February 9, 2018
How much did unemployment benefits stabilize the housing market during the Great Recession?
This home foreclosure was one of millions during the Great Recession.
Ten years ago, millions of Americans were losing their homes to foreclosure and policymakers didn’t know how to help them.
Part of the problem was that lawmakers didn’t understand why homeowners were unable — or unwilling — to repay their mortgages.
Was it more tied to rising unemployment or the massive losses in the housing market? Were homeowners not paying their mortgages because a breadwinner had lost their job or were they just so underwater that they were making a rational choice to walk away from an investment they knew they would never recoup?
A paper that appears in the January issue of the American Economic Review suggests that job loss played a larger role in the problem than previously thought.
Authors Joanne Hsu, David Matsa, and Brian Melzer say federal expansions of unemployment insurance benefits averted more than 1.3 million foreclosures between 2008 and 2013. Providing that extra cash to the unemployed was more effective than other federal programs specifically designed during that time to help struggling homeowners avoid default.
Perhaps it’s not surprising that giving financial assistance to laid-off workers would help them afford to keep making mortgage payments, Melzer said in an interview with the AEA. But nobody realized how big of an impact unemployment insurance could have on stabilizing the housing market. It was also unclear whether homeowners who were severely underwater would keep putting the money into a losing investment when they had a strategic incentive to default.
(W)hen many homeowners were in a negative equity position, it was exactly at that time that this program that replaced income was having really big effects.
“Those are the times when we worry replacing income would be ineffective,” Melzer said. “That’s what is striking about our finding — when many homeowners were in a negative equity position, it was exactly at that time that this program that replaced income was having really big effects.”
Unemployment insurance is the third-largest government program to support the needy, behind Social Security and government-sponsored health care. But it sometimes gets criticized for reducing people’s motivation to work. Research by Lawrence Katz and Bruce Meyer suggests the longer that laid-off workers receive benefits, the longer they remain unemployed.
However, there are other social benefits from unemployment insurance, such as helping laid-off workers to keep spending on groceries, gas, and other goods that feed the economy. Also, in the midst of a catastrophic financial crisis rooted in a wave of souring mortgages, unemployment benefits could even help stabilize the $30 trillion US housing market.
Unemployment insurance benefits are administered at the state level, and not all states are equally generous. There is wide variation in the maximum amount of cash and duration of time that states offer to laid-off workers. Melzer and his co-authors wondered whether more generous states would see an impact on foreclosure rates?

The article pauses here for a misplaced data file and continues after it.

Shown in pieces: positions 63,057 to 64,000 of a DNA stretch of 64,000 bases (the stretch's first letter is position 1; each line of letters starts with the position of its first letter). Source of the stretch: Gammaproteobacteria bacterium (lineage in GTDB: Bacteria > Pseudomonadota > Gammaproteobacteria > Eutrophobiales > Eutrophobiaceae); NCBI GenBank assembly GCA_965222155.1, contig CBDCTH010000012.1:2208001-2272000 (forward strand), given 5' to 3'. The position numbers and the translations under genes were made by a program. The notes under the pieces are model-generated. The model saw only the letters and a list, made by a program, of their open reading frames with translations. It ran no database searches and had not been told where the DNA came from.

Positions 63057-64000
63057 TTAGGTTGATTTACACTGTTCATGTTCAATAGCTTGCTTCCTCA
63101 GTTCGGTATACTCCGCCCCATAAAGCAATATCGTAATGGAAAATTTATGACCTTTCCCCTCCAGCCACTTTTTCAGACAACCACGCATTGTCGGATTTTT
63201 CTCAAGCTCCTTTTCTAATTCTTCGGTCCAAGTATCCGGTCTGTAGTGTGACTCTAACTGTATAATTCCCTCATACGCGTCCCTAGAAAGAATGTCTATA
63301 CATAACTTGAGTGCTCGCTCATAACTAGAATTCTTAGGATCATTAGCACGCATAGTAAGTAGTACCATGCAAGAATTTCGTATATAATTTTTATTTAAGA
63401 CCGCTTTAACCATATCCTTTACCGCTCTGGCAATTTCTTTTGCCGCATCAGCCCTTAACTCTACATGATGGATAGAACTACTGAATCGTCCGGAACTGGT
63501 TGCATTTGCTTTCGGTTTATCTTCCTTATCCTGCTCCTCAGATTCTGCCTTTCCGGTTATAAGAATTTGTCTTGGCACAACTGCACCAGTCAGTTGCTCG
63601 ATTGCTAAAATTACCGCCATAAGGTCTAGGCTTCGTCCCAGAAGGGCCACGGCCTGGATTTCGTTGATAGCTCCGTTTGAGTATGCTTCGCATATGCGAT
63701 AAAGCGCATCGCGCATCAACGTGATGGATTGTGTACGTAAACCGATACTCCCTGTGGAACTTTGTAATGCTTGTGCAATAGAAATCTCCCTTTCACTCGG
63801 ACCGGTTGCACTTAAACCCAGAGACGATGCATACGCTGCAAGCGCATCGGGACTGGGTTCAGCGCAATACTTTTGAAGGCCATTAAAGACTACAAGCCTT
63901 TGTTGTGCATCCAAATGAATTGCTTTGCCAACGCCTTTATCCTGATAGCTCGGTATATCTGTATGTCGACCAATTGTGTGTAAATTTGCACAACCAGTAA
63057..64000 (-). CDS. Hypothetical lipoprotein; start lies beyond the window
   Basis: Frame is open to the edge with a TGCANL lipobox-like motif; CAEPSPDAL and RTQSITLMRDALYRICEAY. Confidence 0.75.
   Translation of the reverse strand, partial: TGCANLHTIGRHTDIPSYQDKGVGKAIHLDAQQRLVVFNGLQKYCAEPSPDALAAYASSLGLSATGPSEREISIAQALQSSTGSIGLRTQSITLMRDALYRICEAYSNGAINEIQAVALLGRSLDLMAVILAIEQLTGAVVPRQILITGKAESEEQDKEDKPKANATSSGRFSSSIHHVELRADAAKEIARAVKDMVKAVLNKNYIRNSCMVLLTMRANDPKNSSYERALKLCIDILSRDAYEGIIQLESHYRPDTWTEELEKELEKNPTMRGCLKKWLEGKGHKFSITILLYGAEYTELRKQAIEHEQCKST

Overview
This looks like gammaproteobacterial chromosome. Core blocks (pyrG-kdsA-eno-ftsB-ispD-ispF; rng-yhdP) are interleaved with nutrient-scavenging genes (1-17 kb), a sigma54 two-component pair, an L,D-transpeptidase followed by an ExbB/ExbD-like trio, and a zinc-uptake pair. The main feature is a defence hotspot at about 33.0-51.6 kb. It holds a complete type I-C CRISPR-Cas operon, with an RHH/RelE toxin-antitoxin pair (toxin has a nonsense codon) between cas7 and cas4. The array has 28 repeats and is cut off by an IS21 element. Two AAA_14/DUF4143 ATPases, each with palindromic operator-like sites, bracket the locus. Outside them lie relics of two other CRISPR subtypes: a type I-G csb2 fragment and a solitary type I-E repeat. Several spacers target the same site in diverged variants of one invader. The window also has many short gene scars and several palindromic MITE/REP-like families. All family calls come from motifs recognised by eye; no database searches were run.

They did. Examining housing and labor data from 1991 to 2010, the authors estimate that a $3,600 increase in a state’s maximum regular UI benefits prevents 13 percent of the average layoff-related rise in delinquency.
The authors also looked at what happened when the federal government stepped in and offered to fully fund two initiatives — the Extended Benefits (EB) and Emergency Unemployment Compensation (EUC) programs — aimed at extending the number of weeks laid-off workers could receive benefits at a time when the national unemployment rate topped 10 percent.
Not every state chose to expand benefits to the same degree, and exploiting this variation, the authors found a similar effect: An additional $3,600 in maximum benefits prevented nearly 15 percent of the layoff-related increase in foreclosures.
“It’s a really natural and sensible mechanism that income replacement can help prevent loan default,” he said. “What was surprising was how large of an impact that can have.”
Indeed, it had a bigger impact on the housing market than the two major foreclosure-prevention programs targeting the crisis — the Home Affordable Modification Program (HAMP) and the Home Affordable Refinance Program (HARP). The authors estimate that extending unemployment insurance prevented two-thirds more foreclosures than both HAMP and HARP combined.
The UI benefits also likely prevented larger losses in home values stemming from derelict properties. People who live in a house are more likely to keep up with basic maintenance — yard work, plumbing, cleaning — than homeowners who have walked away. That has spillover effects for the entire neighborhood, stabilizing home values even when the owners have not lost their jobs.
To be clear, the Great Recession was extreme in both the jobs lost and the damage wrought on the housing market. So, it’s unlikely that extensions of unemployment insurance would have a similarly large impact during a more modest downturn, Melzer said.
Still, this research should give policymakers food for thought about the ancillary benefits from unemployment programs.
“The optimal unemployment insurance benefits...should take into account not just traditional benefits of smoothing consumption for recipients but also take into account housing market benefits,” Melzer said. “That’s an important thing.”
“Unemployment Insurance as a Housing Market Stabilizer” appears in the January issue of the American Economic Review.